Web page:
If those who ignore history repeat it, Alan Greenspan must have slept through a few Constitutional history classes. In promoting the risky derivatives market, the former Federal Reserve chairman was depending on individuals' restraint and care for the greater good. But Americans just aren't that altruistic, as the Founding Fathers figured out, Eric Lane and Michael Oreskes write in the Los Angeles Times.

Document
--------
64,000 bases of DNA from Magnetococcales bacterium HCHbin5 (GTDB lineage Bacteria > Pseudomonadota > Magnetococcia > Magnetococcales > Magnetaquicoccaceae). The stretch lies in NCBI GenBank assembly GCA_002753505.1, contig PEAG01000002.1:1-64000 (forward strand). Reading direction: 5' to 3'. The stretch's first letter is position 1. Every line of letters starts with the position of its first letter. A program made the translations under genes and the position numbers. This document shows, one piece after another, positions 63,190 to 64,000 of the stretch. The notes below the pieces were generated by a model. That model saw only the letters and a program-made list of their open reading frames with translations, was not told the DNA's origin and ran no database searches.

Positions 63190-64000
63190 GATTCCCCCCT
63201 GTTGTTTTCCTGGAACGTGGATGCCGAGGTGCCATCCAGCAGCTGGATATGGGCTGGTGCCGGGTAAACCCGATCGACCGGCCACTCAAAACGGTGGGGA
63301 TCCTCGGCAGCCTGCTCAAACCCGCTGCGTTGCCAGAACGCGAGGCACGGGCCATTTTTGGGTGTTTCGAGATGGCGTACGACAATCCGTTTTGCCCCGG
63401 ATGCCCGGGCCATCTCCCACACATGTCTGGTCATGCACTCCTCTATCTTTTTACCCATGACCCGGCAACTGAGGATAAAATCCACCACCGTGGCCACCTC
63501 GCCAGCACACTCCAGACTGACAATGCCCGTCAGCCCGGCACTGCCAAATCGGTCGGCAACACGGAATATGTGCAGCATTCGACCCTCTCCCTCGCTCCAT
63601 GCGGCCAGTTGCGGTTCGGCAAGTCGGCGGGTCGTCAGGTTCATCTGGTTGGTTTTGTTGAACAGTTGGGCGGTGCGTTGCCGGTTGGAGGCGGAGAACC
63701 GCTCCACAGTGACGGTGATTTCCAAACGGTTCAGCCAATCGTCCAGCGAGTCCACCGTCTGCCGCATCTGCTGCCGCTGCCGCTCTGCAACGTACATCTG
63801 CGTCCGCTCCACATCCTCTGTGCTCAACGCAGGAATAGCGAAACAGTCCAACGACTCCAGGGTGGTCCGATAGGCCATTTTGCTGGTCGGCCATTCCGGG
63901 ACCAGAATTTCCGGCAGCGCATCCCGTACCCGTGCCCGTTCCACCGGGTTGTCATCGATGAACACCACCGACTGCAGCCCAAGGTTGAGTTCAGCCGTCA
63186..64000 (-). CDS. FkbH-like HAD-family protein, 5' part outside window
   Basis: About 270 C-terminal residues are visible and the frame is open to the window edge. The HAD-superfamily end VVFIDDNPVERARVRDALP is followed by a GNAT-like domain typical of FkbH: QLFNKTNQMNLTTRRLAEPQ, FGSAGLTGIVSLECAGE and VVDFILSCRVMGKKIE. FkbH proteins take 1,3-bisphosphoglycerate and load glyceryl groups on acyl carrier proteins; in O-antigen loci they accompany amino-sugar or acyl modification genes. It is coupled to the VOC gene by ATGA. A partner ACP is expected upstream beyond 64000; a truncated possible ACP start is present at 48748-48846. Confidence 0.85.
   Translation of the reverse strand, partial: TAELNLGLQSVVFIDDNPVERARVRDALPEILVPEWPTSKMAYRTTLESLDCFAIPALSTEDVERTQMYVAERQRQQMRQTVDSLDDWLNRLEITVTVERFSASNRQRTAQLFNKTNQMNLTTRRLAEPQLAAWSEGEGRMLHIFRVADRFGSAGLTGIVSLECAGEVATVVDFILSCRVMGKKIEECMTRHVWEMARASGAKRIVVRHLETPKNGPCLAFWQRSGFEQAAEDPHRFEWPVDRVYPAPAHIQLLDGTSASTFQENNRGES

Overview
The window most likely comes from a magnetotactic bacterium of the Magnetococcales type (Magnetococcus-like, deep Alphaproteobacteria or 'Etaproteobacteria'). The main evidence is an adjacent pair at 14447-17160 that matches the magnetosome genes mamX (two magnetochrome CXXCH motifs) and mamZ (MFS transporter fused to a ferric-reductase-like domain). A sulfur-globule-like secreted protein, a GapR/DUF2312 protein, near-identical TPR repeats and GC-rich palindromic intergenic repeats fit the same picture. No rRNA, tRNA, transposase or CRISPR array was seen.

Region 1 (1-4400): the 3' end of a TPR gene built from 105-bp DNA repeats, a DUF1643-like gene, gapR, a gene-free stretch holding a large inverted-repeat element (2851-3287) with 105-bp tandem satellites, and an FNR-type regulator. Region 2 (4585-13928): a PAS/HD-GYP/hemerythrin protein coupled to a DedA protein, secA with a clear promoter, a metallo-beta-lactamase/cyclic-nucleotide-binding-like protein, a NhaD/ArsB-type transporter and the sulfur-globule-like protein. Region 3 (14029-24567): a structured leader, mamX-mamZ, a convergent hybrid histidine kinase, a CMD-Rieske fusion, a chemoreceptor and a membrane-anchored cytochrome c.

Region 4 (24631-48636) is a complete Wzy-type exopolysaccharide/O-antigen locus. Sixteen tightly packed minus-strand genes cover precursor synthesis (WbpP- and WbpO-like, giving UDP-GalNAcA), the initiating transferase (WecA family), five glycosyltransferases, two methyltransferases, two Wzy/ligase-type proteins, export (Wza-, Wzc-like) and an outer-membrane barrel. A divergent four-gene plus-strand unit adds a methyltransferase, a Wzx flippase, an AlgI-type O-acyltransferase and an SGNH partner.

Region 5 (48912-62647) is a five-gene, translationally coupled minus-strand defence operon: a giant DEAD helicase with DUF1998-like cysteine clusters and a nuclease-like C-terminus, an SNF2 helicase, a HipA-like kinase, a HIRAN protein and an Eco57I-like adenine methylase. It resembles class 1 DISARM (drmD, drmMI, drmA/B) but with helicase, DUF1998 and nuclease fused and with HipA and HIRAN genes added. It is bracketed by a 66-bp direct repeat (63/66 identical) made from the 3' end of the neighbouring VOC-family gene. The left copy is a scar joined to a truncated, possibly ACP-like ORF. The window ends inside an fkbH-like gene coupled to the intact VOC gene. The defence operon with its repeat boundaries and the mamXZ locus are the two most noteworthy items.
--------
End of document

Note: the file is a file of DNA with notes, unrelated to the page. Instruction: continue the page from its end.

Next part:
In 1776, the nation's leaders so believed in public virtue that they created a weak central government—and soon came to regret it. At the Constitutional Convention 11 years later, they forged checks and balances to offset human selfishness. Greenspan might have done the same, write Lane and Oreskes: "A rereading of American History 101 would have reminded him that the framers already went through the same rude awakening about human nature."